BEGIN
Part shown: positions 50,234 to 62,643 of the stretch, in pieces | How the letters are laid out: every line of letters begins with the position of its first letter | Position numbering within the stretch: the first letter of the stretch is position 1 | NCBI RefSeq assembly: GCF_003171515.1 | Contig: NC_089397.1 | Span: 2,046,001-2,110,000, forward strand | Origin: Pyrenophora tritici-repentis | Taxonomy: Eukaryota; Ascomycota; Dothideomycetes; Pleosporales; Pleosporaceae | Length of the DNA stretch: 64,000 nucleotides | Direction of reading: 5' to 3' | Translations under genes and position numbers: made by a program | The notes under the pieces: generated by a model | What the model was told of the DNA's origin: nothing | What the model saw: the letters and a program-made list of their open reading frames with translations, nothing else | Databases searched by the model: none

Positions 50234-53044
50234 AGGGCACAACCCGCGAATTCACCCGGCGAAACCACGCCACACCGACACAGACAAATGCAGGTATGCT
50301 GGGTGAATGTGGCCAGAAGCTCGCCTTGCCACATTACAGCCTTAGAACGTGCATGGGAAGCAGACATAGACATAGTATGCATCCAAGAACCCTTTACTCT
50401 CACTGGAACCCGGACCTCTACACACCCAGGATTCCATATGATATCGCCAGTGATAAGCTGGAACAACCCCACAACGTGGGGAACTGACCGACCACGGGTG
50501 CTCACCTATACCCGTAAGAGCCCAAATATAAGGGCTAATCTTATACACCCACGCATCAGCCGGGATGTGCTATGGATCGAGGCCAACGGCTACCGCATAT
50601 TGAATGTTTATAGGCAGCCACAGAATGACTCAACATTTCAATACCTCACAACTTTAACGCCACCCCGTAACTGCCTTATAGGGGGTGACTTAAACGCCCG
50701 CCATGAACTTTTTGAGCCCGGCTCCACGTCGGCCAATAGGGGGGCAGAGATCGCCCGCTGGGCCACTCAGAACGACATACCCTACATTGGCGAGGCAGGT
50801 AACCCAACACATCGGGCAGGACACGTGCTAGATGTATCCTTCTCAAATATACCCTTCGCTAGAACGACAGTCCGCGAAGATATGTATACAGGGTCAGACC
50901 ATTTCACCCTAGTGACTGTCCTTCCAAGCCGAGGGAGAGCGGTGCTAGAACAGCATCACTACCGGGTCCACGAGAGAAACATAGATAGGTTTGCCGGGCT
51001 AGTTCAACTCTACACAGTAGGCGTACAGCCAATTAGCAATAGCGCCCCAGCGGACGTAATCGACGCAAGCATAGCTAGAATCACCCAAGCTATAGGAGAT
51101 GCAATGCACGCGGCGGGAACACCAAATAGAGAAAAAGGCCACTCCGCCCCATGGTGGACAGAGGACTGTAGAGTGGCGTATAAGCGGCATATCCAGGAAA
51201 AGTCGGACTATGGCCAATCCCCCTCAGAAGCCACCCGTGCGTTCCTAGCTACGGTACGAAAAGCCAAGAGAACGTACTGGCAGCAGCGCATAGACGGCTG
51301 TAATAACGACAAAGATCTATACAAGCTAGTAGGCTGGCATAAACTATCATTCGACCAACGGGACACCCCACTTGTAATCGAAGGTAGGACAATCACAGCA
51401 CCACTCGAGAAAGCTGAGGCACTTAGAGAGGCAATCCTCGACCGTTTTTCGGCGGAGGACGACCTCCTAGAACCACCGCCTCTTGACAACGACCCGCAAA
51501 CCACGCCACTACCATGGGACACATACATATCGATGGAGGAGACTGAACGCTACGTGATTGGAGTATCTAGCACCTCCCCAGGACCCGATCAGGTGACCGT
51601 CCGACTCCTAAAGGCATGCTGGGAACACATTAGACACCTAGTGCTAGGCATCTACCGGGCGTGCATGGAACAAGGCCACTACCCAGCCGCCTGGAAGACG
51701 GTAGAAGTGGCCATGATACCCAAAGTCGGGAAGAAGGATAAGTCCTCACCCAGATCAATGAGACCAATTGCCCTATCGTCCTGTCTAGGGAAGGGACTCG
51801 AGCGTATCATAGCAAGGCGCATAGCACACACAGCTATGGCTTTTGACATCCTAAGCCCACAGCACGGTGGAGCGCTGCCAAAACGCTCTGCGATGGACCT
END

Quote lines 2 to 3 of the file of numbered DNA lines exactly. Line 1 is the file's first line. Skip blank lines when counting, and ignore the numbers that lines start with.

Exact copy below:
Positions 50234-53044
50234 AGGGCACAACCCGCGAATTCACCCGGCGAAACCACGCCACACCGACACAGACAAATGCAGGTATGCT